working-class life in the twentieth-century interregnum
Between the start of the 1930s and the end of the so-called long sixties (Marwick, 1998), working-class life in England was fundamentally transformed. It changed so rapidly and radically that it is a reasonable interpretation that by the 1970s the longue durée of modernity had entered a new conjuncture in which the contradictions underpinning social class inequality revealed during the Industrial Revolution moved decisively away from a specific and distinctive producer "heavy" and 'solid", "hardware-focused" shape to take the form of a more uncertain but distinctively consumer "light" and "liquid", 'software-focused" one (Bauman, 2000). If solid modernity was one of the rationalization of objects (and human subjects) through standardization, abstraction and mass production, Bauman asserts, the liquid modernity that superseded it was one of rationalization through cultural difference, reflexive individualization and consumerism.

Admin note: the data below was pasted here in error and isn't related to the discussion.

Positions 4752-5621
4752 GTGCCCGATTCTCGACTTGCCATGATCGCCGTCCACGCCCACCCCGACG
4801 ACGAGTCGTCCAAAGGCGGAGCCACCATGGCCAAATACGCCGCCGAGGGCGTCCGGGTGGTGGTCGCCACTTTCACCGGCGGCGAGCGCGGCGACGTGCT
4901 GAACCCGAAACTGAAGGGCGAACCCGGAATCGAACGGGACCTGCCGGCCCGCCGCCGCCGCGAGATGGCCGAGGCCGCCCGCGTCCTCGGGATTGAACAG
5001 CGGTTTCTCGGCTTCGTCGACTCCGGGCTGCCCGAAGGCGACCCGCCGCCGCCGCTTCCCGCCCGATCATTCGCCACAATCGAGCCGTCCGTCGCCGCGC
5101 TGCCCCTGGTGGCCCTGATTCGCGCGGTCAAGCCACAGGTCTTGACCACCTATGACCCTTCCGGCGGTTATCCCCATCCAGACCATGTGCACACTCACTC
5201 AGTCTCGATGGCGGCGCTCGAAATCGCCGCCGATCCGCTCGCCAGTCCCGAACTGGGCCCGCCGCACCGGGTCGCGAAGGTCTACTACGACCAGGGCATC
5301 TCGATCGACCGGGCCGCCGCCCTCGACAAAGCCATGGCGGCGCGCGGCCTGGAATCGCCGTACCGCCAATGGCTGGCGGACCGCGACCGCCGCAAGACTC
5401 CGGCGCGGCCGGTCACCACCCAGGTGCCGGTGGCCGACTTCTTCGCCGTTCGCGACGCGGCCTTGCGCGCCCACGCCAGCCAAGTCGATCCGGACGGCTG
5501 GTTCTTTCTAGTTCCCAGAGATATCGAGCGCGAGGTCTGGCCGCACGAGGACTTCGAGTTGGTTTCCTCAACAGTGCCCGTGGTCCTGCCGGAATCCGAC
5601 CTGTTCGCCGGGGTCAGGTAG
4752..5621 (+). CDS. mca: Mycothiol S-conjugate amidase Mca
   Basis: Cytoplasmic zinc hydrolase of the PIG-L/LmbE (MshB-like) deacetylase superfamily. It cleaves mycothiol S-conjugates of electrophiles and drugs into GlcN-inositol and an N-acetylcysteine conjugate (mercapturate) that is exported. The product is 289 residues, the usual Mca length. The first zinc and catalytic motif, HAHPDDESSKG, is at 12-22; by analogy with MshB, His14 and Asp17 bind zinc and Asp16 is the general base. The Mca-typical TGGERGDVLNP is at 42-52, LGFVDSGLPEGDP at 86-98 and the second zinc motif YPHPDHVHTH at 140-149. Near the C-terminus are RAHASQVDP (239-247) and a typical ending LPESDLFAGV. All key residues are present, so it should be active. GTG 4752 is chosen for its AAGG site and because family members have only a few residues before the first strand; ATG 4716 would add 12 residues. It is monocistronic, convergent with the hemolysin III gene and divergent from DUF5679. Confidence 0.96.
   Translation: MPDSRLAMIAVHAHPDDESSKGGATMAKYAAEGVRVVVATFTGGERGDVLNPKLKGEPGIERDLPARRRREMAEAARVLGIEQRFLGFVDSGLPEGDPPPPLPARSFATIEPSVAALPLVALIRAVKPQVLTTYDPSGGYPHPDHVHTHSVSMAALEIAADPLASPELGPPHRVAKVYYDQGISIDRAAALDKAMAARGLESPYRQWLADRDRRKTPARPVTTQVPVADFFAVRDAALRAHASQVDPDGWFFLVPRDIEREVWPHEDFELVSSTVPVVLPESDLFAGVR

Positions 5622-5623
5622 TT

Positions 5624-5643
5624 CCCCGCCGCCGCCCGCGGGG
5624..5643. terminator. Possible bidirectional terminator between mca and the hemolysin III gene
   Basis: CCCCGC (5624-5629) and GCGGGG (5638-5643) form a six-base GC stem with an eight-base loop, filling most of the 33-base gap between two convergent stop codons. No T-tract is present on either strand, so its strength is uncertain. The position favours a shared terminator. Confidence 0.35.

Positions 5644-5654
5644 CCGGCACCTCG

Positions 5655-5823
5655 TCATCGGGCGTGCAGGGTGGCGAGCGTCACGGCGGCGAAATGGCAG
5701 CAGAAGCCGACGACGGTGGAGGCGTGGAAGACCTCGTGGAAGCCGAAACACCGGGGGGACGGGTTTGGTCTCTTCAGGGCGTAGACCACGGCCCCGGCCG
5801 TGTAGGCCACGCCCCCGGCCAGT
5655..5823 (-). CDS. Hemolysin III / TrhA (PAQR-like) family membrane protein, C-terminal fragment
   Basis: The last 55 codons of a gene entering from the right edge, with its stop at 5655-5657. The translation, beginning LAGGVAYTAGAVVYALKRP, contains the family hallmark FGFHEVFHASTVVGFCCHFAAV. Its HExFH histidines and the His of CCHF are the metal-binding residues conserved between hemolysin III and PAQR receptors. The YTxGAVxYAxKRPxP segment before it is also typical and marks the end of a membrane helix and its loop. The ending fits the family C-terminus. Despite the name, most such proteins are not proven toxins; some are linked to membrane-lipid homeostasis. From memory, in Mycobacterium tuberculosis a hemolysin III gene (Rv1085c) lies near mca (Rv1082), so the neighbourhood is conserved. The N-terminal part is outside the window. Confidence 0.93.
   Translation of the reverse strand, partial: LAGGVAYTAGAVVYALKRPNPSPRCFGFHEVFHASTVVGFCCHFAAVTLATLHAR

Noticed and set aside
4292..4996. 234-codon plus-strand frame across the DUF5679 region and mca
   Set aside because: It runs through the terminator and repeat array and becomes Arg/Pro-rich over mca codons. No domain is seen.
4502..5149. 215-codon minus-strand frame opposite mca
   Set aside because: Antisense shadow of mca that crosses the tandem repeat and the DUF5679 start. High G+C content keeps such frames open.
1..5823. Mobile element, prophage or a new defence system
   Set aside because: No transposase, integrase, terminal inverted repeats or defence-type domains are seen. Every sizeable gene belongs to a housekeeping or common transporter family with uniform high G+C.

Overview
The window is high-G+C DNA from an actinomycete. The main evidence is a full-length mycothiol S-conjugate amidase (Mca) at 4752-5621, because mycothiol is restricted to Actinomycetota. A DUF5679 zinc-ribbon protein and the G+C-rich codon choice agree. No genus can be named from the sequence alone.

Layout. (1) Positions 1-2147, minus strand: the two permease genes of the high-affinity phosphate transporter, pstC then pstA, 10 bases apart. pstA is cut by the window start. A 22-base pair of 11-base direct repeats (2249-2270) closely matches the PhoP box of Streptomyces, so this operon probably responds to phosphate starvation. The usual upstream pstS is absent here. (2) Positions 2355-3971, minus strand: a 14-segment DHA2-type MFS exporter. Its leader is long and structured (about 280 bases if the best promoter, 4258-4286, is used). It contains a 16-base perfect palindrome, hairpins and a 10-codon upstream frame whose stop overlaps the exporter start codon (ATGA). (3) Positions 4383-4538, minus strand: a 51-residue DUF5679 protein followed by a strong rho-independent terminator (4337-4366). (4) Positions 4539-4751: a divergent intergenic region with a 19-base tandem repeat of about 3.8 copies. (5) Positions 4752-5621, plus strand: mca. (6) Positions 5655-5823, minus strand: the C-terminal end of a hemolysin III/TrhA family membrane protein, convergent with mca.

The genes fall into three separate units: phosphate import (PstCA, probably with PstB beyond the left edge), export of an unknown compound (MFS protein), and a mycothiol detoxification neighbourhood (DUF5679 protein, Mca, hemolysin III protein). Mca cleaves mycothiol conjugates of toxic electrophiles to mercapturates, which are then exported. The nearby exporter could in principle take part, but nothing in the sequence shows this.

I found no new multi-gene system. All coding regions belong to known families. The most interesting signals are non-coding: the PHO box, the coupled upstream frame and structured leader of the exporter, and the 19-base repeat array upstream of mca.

Blackshaw, T. (2013). Introduction: working-class life in the twentieth-century interregnum, in Working-class life in northern England, 1945–2010, Basingstoke, Palgrave Macmillan, pp. 1-28.
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